I love all the “comes with” food from restaurant meals. You know what I’m talking about—the side dishes and classic pairings that are served with what you actually ordered: fries, steakhouse rolls, steamed rice…and, because I live in the South, biscuits. Oh, the biscuits. If you’re like me, though, half of that glorious freebie food gets launched at the end of the meal because you’re too full from the main entree.
But I have a modest proposal: with these suggestions as a springboard, make sure you take ALL that food home for later, in its entirety, because they make leftovers that exceed the quality of their original form. Think about it for a minute: you paid for this food. These aren't “freebies,” they're built into the price of the meal. The restaurant doesn't just give you bread or rice, but, rather, work it into their overall operating costs, which determined the price of the meal. When you throw away food, you're throwing away money, which means you're throwing away the precious time you spent earning that money. (Can you tell yet that I'm a full-time freelancer?)
Another principle to bear in mind when thinking about leftovers is the technique of parcooking, a portmanteau of “partially cooking.” This is a really common practice in restaurants: before the dinner shift, for example, prep cooks will do a little bit of the cooking process ahead of time so that when you place your order, the line cooks only have to finish your food. Heating up food more than once isn't such a strange concept; the trick is doing it in certain ways that respects the ingredients so they don't get overcooked.
Here's a brief list of starter ideas for refreshing restaurant leftovers:
1. Steamed white rice is perfect for homemade fried rice. It's how the dish got invented in the first place. Bonus: finely chop that steamed broccoli that you're never excited about and toss it in the mix.
2. All kinds of leftover bread make great French toast. (Even biscuits. Especially biscuits.)
3. Tortilla chips reheat in the oven really well—just don't set them above 300 degrees F, and watch them carefully, or they'll brown too much.
4. Mashed potatoes are fantastic for breakfast. Slap some butter in a pan, mold the potatoes into a patty, brown on both sides.
5. When in doubt, put an egg on it.
As a tutorial, let’s gussy up some fries.
What once languished as the starchy stomach-filler that diverted precious attention away from my burger has now become my household’s Prince of the Leftovers. Fries are perhaps the most common side not taken home, since a night in the fridge tends to rob them of their former glory.
But no more! This is really simple and nearly impossible to goon up, so even if you’re a lousy cook, I’m positive you can have strong results.
French Fry Breakfast Hash
This particular batch of fries came from a family dinner at the Fairview Dairy Bar, our local diner in downtown Sanford, NC. It’s your standard crinkle cut job, but you can apply these principles to virtually any version: shoestring, curly, homestyle, waffle—you name it.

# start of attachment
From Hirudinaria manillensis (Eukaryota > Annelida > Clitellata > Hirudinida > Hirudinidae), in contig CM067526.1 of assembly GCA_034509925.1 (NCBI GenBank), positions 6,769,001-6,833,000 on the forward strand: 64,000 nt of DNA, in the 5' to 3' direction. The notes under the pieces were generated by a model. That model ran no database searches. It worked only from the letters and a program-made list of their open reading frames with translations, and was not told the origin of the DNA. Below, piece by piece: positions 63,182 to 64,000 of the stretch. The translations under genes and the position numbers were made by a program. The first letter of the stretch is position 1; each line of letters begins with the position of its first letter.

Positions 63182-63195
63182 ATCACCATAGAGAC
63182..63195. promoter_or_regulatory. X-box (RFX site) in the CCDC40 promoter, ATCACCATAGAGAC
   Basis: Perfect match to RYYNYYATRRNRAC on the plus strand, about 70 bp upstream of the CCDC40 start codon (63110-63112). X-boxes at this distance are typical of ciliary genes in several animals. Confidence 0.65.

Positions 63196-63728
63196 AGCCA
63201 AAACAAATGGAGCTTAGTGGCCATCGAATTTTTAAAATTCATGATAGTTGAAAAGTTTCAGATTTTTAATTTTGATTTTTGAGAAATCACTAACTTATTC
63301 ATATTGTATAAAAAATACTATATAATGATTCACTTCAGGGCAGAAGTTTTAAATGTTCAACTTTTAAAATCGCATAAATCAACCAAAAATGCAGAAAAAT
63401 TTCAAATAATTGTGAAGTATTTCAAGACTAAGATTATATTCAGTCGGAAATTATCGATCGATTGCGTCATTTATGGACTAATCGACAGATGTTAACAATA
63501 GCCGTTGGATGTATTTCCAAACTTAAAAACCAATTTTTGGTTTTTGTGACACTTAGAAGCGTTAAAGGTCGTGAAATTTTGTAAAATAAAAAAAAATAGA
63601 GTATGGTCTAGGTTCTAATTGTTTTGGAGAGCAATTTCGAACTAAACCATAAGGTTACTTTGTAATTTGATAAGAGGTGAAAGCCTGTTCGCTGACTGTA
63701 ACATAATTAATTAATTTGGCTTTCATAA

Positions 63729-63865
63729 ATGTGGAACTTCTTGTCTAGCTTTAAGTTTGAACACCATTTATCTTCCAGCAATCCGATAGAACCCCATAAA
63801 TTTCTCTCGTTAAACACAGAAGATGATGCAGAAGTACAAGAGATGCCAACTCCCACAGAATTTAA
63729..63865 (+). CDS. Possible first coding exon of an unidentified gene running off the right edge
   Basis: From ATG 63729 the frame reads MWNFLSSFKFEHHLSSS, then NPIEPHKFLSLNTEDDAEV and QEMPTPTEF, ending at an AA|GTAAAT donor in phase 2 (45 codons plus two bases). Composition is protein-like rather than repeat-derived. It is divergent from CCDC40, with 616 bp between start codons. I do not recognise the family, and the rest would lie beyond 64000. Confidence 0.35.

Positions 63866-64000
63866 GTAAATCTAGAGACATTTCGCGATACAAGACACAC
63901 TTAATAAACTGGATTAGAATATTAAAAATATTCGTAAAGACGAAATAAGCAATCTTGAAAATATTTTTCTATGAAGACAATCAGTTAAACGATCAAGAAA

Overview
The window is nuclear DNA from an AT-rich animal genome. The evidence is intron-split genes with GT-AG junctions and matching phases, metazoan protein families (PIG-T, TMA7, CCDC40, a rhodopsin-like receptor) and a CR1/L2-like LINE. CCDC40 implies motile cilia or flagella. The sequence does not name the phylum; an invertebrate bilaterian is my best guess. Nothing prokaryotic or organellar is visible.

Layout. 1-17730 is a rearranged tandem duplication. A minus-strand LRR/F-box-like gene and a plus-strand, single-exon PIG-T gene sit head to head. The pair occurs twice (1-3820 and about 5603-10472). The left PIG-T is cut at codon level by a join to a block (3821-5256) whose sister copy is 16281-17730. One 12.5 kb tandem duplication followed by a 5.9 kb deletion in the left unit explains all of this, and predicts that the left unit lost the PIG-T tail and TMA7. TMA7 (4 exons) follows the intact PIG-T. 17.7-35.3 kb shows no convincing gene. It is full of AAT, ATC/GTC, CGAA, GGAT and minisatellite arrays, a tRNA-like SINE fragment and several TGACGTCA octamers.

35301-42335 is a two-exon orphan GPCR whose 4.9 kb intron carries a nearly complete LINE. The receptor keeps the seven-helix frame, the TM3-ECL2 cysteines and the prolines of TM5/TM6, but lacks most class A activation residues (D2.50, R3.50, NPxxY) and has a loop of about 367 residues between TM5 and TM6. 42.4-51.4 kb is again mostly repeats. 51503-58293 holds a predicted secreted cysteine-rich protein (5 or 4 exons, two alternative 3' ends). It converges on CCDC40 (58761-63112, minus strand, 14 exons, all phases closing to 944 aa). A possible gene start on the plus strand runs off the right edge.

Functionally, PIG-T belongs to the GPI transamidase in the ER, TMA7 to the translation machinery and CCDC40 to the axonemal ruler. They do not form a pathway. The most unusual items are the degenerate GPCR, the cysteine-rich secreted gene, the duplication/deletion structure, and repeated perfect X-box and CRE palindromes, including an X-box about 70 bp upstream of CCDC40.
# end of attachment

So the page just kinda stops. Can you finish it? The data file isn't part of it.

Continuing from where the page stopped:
For you food science nerds/Good Eats fans out there, the reason this works is because of the way starch behaves. Prior to cooking, starch holds water; when exposed to hot oil, the water escapes and the starch forms the porous, brittle network that gives us the golden crunch we all know and love. When old fries go soft, they take on moisture, but you can reactivate that crunchy starch network simply by reheating it in fat. (It has to be in fat, and not a microwave, because a microwave works by simply shoving around the water molecules in the food.)
Begin by cutting the fries into bite-sized pieces. I like to cut on a bias (i.e. an angle) because it looks fancy and exposes a little more of the starchy inside of the fries to the direct heat of the oil. (If you need a quick primer on how to properly cut, look no further!)
Give your pan a moderate amount of neutral oil like canola, about 2–3 tbsp worth, depending on quantity of fries. Let it heat up a little on medium heat until you get a slight shimmer. (If it smokes, you’ve gone too far—pull the pan off the heat and wait about 30 seconds.) Add the fries and stir to coat them evenly in the hot oil.
You’ll have to pay close attention to the fries for the next step. Simply put, your endgame is crispy golden perfection. Stir them occasionally in the pan so they get even heat and give them the occasional taste test. (If they’re getting unevenly browned, reduce the heat a notch or two and stir a little more frequently.)
To make it a true hash, I like to add in all sorts of extras like a diced onion, sausage, bacon, even the occasional diced carrot or coarsely-chopped curly kale. A good rule of thumb: cook the fries until crispy, remove them from heat to cook meats and other ingredients, and add them back in at the end. This helps avoid sogging up your newly-recrisped fries.
Of course, they’re fantastic by themselves with a generous squirt of ketchup and a sunny side up fried egg.